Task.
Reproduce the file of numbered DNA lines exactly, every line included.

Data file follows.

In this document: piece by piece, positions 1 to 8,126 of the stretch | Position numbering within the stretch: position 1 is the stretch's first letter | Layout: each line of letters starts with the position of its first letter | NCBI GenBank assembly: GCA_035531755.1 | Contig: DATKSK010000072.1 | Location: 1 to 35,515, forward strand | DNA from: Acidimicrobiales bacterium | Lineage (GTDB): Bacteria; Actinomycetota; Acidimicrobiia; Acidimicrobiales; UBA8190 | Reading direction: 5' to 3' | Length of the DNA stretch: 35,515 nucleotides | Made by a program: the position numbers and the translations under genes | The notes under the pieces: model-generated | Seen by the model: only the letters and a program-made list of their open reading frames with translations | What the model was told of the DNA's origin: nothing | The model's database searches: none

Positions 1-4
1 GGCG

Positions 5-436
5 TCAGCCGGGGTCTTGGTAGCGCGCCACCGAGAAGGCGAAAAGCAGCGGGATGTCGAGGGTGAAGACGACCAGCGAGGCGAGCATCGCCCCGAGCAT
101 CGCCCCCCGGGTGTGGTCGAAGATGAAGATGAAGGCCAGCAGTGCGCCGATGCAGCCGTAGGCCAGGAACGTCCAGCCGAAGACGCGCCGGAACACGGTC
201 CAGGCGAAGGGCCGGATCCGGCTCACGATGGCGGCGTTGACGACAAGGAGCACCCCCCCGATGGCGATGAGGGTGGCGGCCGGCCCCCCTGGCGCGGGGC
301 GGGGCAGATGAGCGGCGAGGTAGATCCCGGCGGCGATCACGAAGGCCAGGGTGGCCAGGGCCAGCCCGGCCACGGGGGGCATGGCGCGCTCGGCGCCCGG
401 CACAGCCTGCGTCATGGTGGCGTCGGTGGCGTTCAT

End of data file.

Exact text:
In this document: piece by piece, positions 1 to 8,126 of the stretch | Position numbering within the stretch: position 1 is the stretch's first letter | Layout: each line of letters starts with the position of its first letter | NCBI GenBank assembly: GCA_035531755.1 | Contig: DATKSK010000072.1 | Location: 1 to 35,515, forward strand | DNA from: Acidimicrobiales bacterium | Lineage (GTDB): Bacteria; Actinomycetota; Acidimicrobiia; Acidimicrobiales; UBA8190 | Reading direction: 5' to 3' | Length of the DNA stretch: 35,515 nucleotides | Made by a program: the position numbers and the translations under genes | The notes under the pieces: model-generated | Seen by the model: only the letters and a program-made list of their open reading frames with translations | What the model was told of the DNA's origin: nothing | The model's database searches: none

Positions 1-4
1 GGCG

Positions 5-436
5 TCAGCCGGGGTCTTGGTAGCGCGCCACCGAGAAGGCGAAAAGCAGCGGGATGTCGAGGGTGAAGACGACCAGCGAGGCGAGCATCGCCCCGAGCAT
101 CGCCCCCCGGGTGTGGTCGAAGATGAAGATGAAGGCCAGCAGTGCGCCGATGCAGCCGTAGGCCAGGAACGTCCAGCCGAAGACGCGCCGGAACACGGTC
201 CAGGCGAAGGGCCGGATCCGGCTCACGATGGCGGCGTTGACGACAAGGAGCACCCCCCCGATGGCGATGAGGGTGGCGGCCGGCCCCCCTGGCGCGGGGC
301 GGGGCAGATGAGCGGCGAGGTAGATCCCGGCGGCGATCACGAAGGCCAGGGTGGCCAGGGCCAGCCCGGCCACGGGGGGCATGGCGCGCTCGGCGCCCGG
401 CACAGCCTGCGTCATGGTGGCGTCGGTGGCGTTCAT